This winter I have had my stock pot out on the stove in perpetuity, making batch after batch of chicken broth. It’s been quite steamy around me these days!
Sometimes I start with a fresh chicken.
Sometimes I use up chicken carcasses, or, in today’s case, the frame of a roasted duck.
At my parents home over the holidays I made two batches of stock, and after explaining my method to my mom, I realized that my recipe is worthy of sharing. Over the past ten years I have combined a Tex-Mex version with Thai and French recipes to produce a reliably wonderful chicken broth for soup or sauces. My routine for years was to buy a chicken on the weekend and dry brine it to roast on Monday, then make stock on Tuesday.
Making stock is my way of using up bits of leftover vegetables and those that are looking a bit elderly, a clean up of the fridge as it were. The process is not rocket science by any means but is in my mind an essential part of my budget regime. A $10 to $14 chicken to roast can be stretched to two (or more) meals and then the carcass is transformed into stock for soup which can provide me with lunch for five or more days. Sometimes I have soup for breakfast too, since my inability to eat eggs, potatoes and many fruit have made for limited choices these days. The flavoring I use are the same for chicken frames or for raw birds, only the method is a little different.
HAL’s Best Chicken Stock
1 carcass from a roast chicken (or any other poultry) OR
1 fresh chicken (or other bird)
4-6 cloves garlic, whole and unpeeled
1 onion, chopped roughly
1-2 ribs of celery, roughly chopped
2 carrots, unpeeled, quartered
4-6 quarter sized pieces of fresh ginger root, about a 1/2 cup
Stems from a bunch of parsley
1 ancho or New Mexico dried chile pod or 1 tsp ground chile
1 bay leaf, preferably California bay
1 T ground cumin
Fresh or dried herbs, any combination of sage, thyme, rosemary, oregano, marjoram, tarragon or whatever you like, even poultry seasoning is great
Cold, filtered water
Salt, pepper, ground nutmeg
Leftover vegetable scraps, plus I usually save the tough outer leaves of leeks for stock
The Method – Raw Poultry
In a large pot (5-7 quarts) over high heat add the raw whole bird (parts are fine too but a whole chicken is much cheaper), with the whole chile pod and garlic cloves, and water to cover the bird generously. Bring to a boil, turn down the hear to medium low, and set the timer for 30 minutes.
During this time the pot needs to be skimmed of any foam that rises to the top by using a large spoon, lift off the scum and dump into a small bowl kept by the burner, and occasionally empty the bowl into the sink. After 30 minutes the foam should stop forming, then you can add all the remaining ingredients and simmer quietly for another 30 minutes, or until the chicken is very tender when pierced with a fork. By simmering quietly, I mean that a few bubbles will rise from the bottom of the pot.
When the chicken is tender when stabbed with a fork, remove it from the pot to a plate, and let the chicken cool for a few minutes. When cool enough to handle, remove the meat from the bones and return the bones and skin to the stock. I even remove the meat from the two larger parts of the chicken wing. This meat is great for other uses like sandwiches, enchiladas, tacos and pasta but I usually cut up all the dark meat and save this for soup.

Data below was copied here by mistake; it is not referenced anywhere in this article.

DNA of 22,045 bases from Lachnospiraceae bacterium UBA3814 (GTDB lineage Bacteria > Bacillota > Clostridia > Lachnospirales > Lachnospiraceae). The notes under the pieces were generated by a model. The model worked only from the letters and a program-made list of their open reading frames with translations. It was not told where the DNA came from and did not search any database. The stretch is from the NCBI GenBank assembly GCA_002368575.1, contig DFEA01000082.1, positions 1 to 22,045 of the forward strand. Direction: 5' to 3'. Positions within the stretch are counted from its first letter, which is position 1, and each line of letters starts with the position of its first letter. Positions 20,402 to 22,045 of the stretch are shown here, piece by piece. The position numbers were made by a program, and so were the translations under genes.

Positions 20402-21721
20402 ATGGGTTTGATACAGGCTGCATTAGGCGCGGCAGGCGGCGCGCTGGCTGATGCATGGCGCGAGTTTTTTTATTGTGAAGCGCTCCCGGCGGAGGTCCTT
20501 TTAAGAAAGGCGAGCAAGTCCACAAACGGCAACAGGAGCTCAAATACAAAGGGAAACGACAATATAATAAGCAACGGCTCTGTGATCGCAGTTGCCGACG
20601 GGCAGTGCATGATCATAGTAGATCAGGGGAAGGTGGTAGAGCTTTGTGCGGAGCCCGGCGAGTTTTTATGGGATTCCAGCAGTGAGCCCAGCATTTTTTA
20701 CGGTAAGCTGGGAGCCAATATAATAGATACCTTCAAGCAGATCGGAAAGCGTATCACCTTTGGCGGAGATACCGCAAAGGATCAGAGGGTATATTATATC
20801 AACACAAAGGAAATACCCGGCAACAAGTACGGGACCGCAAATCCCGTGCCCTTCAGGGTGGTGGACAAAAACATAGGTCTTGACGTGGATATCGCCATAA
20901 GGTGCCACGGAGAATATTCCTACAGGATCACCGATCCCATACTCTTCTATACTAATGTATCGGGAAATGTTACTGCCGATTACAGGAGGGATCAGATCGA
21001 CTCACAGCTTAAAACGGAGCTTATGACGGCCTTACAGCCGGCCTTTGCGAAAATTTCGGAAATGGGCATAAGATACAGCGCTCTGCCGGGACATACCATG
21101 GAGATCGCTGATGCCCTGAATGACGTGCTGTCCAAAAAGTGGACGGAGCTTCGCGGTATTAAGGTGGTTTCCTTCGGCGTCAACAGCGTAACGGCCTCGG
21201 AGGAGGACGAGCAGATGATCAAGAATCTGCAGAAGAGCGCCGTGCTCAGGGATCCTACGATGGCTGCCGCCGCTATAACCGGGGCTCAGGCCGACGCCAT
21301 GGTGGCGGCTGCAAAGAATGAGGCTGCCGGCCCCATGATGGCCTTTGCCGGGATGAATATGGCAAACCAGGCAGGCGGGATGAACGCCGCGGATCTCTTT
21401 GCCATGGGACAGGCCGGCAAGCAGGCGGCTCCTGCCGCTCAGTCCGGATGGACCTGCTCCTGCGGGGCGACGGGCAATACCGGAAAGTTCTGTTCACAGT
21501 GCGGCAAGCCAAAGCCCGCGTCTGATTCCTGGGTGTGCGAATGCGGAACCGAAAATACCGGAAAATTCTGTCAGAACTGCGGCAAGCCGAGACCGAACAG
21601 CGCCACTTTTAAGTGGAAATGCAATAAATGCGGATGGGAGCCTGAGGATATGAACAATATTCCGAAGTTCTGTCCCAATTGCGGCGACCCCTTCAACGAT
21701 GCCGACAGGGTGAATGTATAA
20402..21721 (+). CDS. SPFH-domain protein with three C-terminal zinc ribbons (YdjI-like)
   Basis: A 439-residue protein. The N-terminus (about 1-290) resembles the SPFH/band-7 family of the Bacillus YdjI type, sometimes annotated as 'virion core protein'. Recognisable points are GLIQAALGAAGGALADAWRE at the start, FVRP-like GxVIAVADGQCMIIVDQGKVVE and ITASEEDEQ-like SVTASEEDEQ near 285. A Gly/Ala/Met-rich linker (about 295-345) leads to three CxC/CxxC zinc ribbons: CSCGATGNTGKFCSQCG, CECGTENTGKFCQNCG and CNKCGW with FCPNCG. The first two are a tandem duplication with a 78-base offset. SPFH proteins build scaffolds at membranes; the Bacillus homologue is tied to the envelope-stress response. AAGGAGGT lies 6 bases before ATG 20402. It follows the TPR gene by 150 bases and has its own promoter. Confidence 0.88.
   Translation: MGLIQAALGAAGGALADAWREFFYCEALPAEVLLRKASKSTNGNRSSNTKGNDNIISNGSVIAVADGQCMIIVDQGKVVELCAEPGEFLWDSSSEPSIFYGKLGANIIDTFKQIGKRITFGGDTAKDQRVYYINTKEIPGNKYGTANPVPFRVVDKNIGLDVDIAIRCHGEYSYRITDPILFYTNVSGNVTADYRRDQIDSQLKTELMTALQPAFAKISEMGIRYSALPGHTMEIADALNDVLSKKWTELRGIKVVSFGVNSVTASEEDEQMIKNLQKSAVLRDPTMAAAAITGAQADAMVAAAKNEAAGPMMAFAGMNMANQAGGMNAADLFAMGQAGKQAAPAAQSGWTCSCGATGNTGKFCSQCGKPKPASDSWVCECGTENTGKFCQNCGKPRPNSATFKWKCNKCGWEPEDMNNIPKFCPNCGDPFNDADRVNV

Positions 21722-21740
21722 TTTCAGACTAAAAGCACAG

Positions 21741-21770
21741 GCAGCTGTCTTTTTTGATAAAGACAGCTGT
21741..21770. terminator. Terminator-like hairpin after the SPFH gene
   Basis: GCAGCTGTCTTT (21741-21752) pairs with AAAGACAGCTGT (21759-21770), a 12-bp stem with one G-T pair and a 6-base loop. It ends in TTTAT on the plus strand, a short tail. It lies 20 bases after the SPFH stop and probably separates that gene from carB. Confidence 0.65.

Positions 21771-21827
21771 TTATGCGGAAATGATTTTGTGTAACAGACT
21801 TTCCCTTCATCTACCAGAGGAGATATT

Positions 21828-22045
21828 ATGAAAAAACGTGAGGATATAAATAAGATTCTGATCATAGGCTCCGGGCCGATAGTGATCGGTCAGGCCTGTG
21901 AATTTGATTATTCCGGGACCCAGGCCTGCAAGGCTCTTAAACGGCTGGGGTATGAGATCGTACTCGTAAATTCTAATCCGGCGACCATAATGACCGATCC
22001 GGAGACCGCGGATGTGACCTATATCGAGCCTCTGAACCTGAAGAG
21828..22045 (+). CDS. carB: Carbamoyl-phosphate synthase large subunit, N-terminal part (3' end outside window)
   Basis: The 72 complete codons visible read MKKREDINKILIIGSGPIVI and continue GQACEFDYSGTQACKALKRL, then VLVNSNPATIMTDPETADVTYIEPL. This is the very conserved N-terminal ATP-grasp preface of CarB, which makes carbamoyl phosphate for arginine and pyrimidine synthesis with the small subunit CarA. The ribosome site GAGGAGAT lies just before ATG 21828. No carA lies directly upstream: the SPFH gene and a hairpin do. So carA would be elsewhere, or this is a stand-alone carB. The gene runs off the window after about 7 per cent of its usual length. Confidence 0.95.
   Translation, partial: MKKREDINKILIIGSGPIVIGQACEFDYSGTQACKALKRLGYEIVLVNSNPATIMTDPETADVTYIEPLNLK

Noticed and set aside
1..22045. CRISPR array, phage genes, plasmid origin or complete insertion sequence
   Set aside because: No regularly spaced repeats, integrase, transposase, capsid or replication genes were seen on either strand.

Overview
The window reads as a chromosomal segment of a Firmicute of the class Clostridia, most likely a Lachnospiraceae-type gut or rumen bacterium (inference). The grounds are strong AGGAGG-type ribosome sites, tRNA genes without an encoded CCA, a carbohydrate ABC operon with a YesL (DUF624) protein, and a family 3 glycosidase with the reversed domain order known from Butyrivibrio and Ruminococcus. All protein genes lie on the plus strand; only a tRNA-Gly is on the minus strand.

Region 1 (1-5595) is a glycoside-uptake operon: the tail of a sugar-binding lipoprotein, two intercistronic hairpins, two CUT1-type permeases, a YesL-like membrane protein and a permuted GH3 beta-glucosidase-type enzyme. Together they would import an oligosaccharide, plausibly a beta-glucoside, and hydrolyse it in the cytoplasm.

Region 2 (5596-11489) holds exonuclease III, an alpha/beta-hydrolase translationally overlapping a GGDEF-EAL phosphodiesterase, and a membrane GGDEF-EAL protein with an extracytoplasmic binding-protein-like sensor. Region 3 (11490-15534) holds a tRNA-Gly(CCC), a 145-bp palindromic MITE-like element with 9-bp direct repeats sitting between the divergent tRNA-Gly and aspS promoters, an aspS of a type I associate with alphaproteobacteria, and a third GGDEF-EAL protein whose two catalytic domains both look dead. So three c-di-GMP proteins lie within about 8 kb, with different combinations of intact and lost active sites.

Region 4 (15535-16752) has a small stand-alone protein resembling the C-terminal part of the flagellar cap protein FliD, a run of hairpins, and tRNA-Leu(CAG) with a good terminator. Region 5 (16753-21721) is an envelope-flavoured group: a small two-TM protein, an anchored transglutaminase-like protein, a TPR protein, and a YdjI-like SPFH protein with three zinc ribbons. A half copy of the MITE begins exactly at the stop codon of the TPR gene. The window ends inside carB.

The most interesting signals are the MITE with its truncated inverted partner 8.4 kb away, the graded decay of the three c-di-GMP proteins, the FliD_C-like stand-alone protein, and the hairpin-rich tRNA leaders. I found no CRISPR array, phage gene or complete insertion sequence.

The Method – Poultry Carcass (Cooked)
When using a chicken carcass from a leftover roasted chicken, immediately add all ingredients for the stock into the pot and proceed with the directions below. Sometimes I freeze the carcass and have a few in the freezer. You can put them into the pot frozen, the liquid will just take longer to come to the simmer.
Continuing On For Both Methods
Let the stock simmer quietly again for 2-4 hours. The stock is done when you pull out a piece of the carrot and it tastes bland and rather tasteless. This is a good indicator that all of the other stock ingredients have contributed all of their flavor to the stock.
Turn off the heat and get a large bowl or another large pan and set a fine meshed strainer or a small holed colander inside. Using a ladle, ladle the stock into the strainer, picking out the pieces of garlic as you find them and set them aside. When the strainer gets full, use the back of the ladle to gently press on the solids inside the strainer to get all of the stock out. Dump the solids into your compost bin or into a plastic bag for disposal. Repeat until all of the stock has been strained. This takes me about 5 minutes, so it’s really not a lot of work. I add salt, pepper and a little nutmeg to taste at this point.
(It sounds much more complicated that it is, see how easy?)
If you plan to make soup right away, wipe out the stock pot with a paper towel and start your soup recipe. Be sure to squeeze the simmered garlic out of their skins into the soup pot. I often store the stock in the fridge until the next day. You will find a layer of congealed fat on the top of the stock, which should have the consistency of loose jello, this is a great thing! I lift off the fat and usually toss it, unless I’m making matzo balls, or if I made stock with a duck. Duck fat is pure gold and has many uses. The jello-like consistency of the cold stock means that the gelatin from the poultry bones has permeated the stock, this provides better soup consistency and body. When I see that jiggle I know I have done a good job in making stock.
(Just strained stock, such a great color. You can see the layer of fat on the top.)
(If you fill your stock pot to a few inches from the top, you will end up with 2/3 of the pot full of stock)
Tip: Keep a zip lock bag in your fridge or freezer and save up the bits and end pieces of vegetables from whatever you are cooking to pop into your stock pan.
I hope next time you buy a rotisserie bird or roast a chicken yourself you save the carcass and make up some soup stock!